Dealing with Chronic Pain


Sometimes after you've seen many doctors and specialists and had all the tests you have the unfortunate realization that your pain is chronic.  For many, this is an difficult reality thanks to conditions that cannot be easily cured or treated, such as degenerative disc diseasespinal stenosis and spondylolisthesis.  This type of pain often follows a pattern of low level of pain or discomfort with intermittent flare-ups of more intense pain.  Living with pain day-in and day-out is exhausting and frustrating. But you can do a lot personally to help keep the severity of pain—and the effect it has on you—in check. Learning all you can about pain management and maintaining good overall health are great places to begin.

Follow these steps to help manage your pain:

  • Utilize the following common pain management techniques :

    • Ice packs
    • Heating pads
    • Over-the-counter or prescription pain medications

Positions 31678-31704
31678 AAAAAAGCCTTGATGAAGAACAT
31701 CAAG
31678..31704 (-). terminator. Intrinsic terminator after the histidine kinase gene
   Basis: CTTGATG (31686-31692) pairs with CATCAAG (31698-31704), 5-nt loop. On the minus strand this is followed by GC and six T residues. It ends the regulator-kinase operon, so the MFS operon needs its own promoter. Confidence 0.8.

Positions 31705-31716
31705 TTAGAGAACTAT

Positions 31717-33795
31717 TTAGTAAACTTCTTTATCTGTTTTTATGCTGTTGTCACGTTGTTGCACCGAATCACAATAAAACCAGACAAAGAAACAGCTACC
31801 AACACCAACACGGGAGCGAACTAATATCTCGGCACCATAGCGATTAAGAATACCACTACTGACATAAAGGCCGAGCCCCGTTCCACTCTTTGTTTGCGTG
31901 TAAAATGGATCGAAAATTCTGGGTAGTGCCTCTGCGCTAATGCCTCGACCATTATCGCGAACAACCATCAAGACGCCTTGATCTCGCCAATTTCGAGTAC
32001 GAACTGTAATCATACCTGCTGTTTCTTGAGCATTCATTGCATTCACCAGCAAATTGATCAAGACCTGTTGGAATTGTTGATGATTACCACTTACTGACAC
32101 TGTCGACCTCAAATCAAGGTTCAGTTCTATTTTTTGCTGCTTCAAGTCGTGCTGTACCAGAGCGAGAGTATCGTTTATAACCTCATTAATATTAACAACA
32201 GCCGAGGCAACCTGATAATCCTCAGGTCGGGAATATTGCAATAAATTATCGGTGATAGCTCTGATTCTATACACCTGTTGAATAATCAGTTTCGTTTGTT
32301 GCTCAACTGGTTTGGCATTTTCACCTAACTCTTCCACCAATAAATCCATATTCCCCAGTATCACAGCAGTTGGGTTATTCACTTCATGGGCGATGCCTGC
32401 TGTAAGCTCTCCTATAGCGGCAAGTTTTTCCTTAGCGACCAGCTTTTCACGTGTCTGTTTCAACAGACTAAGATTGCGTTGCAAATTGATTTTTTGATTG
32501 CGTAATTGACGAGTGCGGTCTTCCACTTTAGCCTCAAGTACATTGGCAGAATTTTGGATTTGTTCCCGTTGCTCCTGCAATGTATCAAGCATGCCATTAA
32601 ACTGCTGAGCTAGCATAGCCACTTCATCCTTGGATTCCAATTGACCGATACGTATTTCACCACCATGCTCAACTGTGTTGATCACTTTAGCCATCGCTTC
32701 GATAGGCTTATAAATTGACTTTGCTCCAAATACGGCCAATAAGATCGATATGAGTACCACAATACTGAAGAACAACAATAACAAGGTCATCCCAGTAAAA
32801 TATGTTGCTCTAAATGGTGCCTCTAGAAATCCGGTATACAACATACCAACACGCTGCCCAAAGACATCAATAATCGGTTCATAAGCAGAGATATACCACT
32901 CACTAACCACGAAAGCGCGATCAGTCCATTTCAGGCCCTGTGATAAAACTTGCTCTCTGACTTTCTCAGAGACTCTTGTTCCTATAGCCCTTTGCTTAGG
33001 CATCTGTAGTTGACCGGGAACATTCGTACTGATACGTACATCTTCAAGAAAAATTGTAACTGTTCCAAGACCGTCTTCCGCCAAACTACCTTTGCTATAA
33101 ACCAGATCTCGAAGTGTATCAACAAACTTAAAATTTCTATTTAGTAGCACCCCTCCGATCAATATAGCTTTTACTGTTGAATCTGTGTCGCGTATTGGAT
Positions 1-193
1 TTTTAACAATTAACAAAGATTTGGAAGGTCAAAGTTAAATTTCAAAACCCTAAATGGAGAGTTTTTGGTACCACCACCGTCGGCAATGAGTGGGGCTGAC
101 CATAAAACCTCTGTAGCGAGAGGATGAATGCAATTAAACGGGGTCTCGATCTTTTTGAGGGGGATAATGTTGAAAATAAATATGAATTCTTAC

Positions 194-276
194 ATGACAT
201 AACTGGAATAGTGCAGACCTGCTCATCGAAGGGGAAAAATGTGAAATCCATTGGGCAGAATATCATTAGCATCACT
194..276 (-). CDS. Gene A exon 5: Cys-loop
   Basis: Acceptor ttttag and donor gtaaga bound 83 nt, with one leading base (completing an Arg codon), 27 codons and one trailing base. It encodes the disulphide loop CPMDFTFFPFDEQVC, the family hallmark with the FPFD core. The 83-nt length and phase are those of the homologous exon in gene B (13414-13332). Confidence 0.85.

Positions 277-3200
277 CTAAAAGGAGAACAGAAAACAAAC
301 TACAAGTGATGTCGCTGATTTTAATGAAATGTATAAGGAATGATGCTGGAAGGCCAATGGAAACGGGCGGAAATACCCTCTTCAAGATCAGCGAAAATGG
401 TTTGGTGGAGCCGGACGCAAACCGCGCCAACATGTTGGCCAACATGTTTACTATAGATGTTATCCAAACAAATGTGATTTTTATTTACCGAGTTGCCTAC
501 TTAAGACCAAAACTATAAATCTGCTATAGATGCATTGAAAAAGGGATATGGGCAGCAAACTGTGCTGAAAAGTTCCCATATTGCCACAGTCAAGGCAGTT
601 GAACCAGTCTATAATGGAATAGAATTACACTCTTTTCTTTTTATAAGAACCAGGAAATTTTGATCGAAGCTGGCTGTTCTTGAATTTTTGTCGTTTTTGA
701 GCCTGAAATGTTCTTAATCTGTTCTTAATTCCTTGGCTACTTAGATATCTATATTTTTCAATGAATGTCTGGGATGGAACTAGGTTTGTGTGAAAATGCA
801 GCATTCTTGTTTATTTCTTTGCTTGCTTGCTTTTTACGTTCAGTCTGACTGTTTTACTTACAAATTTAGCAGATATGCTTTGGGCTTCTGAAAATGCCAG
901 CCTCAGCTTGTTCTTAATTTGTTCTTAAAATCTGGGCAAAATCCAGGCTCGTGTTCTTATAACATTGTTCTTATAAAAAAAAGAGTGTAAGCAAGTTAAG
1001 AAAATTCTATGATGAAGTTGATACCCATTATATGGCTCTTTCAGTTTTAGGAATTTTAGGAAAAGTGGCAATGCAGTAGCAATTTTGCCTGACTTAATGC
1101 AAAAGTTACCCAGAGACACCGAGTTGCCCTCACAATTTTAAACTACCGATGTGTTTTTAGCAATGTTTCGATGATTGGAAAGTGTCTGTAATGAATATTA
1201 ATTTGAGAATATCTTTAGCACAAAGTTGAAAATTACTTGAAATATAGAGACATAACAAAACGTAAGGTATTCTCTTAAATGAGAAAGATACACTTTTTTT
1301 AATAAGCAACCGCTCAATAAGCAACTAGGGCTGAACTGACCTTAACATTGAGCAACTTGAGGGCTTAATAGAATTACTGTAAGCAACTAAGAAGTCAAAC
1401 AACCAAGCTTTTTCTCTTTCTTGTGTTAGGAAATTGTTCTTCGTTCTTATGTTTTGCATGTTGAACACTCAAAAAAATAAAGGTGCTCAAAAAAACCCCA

• Epidural steroid injections
  • Stay healthy overall

    • Good overall health—and the health of the muscles, ligaments and tendons that support your spine—will go a long way to minimizing painful flare-ups. Exercise, sleep, and physical fitness are critical, including stretching and building strength in the core trunk muscles that help support the spine. 
    • Participating in aerobic exercise increases blood flow which is essential to bringing important nutrients to the discs in the low back, as well as helping you lose extra weight that can take a toll on your back. Exercise, eating well, and avoiding smoking or excessive alcohol all help you decrease your risk for other health problems such as heart disease and diabetes.
    • There are no guarantees that pain won't continue to affect your life—even when you do everything right. But for many, these lifestyle changes can go a long way toward keeping pain in check.